Medium to deep red colour, with a trace of purple; the aromas are minty and fresh, with raspberry and dried-herb undercurrents. The palate is very soft, the tannins almost fluffy in texture, and the wine is starting to show the positive softening and mellowing effects of a little time under cork. The finish powers on and on and is clean and balanced, with ample soft tannins. Very good indeed.
Drink: 2014 - 2032
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Very fresh, tight, pristine fruit aroma of nectarine, meringue and cashew nut, the acidity is ferociously high and dominates the palate. It cries out for food. A very racy, fine wine of terrific length. I love the bouquet.
Drink: 2014 - 2020
All it needs is time...
Once the surprisingly sweet toasty oak integrates here this is going to be superb. It's easily the biggest boned Tapa Pinot yet, but that weight and volume enhances the appeal. The flesh and swagger underneath suggests plenty of greatness to come. 18/20, 93/100++
From a warmer than average year and the Tiers Vineyard. Barrel ferment occurred in 30% new French oak. No malolactic fermentation. Brian Croser worked his magic.
It’s at once a bold wine and a subtle wine, which sounds incongruous, but there’s full-on scents of sandalwood from oak influence, set amongst ripe stone fruit and really pretty lemon blossom/floral character. The calculated brute with the purity of fruit. Across the palate a wine that shines with the curves of oak fermentation and maturation, but reveals pin point detail in light citrussy acidity, a touch of brine-like minerality and a fleeting lick of smooth, vanilla, wood influence. It’s compact yet powerful, full across the mouth but refreshing. A dazzling wine in some respects. A wine that needs time too. Brilliant, really.
Rated: 94 Points
Drink: 2014 - 2024
Arguably the best Tapanappa Pinot Noir to date. The bouquet is complex, with a light touch of oak. The fruit takes in both berries and plums, and the silky palate is as well balanced and focused as it is long.
Drink By: 2019
Holding its vivid colour in impressive fashion; if the late Len Evans were alive, he would be crowing loudly at Croser, pointing to the way this blend works so synergistically; the tapestry of predominantly black fruits has shafts of red coming through to shine a light on the way the ripe, but fine, tannins form a pattern through the fruit profile. Most striking is the effortless way the wine imparts the vast amount of flavour it has.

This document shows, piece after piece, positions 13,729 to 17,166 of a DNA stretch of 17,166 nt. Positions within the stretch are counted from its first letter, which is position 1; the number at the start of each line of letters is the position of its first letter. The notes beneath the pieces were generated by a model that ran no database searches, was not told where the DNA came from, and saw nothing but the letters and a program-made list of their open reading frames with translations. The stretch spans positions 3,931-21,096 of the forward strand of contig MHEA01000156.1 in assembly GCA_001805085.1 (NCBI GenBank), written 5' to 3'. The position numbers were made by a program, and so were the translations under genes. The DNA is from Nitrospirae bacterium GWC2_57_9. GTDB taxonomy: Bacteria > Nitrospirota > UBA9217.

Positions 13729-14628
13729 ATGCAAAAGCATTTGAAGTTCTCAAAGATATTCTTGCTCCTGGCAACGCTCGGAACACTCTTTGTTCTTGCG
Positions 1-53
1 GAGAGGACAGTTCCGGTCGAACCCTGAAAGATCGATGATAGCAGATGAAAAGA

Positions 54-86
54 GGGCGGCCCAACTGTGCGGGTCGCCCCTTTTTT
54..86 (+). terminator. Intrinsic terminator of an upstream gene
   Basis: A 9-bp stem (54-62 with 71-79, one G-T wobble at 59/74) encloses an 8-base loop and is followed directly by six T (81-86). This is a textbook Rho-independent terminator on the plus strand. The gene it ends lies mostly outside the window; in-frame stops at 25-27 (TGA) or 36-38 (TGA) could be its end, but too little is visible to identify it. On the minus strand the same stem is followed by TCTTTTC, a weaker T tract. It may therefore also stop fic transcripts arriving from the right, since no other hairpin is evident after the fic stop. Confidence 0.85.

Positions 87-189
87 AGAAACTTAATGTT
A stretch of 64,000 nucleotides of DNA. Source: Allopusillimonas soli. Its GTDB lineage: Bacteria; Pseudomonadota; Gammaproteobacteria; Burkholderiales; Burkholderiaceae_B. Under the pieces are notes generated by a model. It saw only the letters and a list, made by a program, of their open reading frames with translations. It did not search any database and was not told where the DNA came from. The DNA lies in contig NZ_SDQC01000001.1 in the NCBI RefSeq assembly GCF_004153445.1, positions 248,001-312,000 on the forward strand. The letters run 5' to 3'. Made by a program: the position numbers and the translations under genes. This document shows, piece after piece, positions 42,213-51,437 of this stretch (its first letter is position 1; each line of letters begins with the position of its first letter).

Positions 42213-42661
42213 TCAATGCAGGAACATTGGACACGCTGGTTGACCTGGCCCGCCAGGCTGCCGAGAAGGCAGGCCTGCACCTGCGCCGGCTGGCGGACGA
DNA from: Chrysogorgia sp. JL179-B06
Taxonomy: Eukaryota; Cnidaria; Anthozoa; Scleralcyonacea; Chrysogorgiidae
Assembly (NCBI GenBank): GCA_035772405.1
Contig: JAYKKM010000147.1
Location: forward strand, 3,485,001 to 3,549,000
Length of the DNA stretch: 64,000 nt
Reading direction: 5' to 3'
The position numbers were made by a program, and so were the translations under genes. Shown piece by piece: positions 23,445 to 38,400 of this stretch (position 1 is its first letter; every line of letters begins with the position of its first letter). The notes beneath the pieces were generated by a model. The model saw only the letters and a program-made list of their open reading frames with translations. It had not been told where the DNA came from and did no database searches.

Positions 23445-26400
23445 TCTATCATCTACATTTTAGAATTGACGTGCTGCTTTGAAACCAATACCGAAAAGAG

Drink By: 2040
Bright, youthful crimson; the bouquet is particularly fragrant, with red fruits, rose petal and cedar aromas; the palate moves into another gear, with intensely flavoured redcurrant, cigar box and a hint of earth ex the oak; the length and persistence of the palate and its aftertaste are striking.
Rating: 97 points
Drink By: 2035
The strictly disciplined winemaking credo of Brian Croser has worked very well indeed with this wine; the intensity of the varietal fruit expression has been perfectly captured, with no winemaker artefact anywhere on the horizon. With the benefit of screwcap, bred to stay with absolute certainty. The price is very modest given the pedigree of this wine.
Drink to 2023
A 64/36% blend matured for 22 months in 70% new French oak. Bright, light hue, still youthful; a complex wine from start to finish, the bouquet expressive, the medium-bodied palate with many messages of savoury red fruits, black olive and briar, corralled by fine, but persistent, tannins.
Drink by 2024
A trio of reviews from Jancis Robinson
Tapanappa, Whalebone Vineyard 2009 Wrattonbully, 16.5+
“Mid blackish ruby. Firm and meaty on the nose. Actually it does not taste dominated by Cabernet. Subtle and appetising. Still with tannins in evidence but very fine textured and warming but certainly not hot on the finish. Cries out for food. Clearly made with minimal additions. Long and vibrant. Still quite young and earthy.”
Tapanappa, Whalebone Vineyard Merlot/Cabernet Franc 2009 Wrattonbully, 17
“Bright ruby red. Subtle, savoury, earthy notes. Really very restrained for an Australian red! Perhaps the slightest of minty hints? Very cool, sophisticated, dry finish. Super-appetising and quite youthful. Some palates may even criticise it for being too light. Lots more still to come. Hint of tarmacadam on the finish.”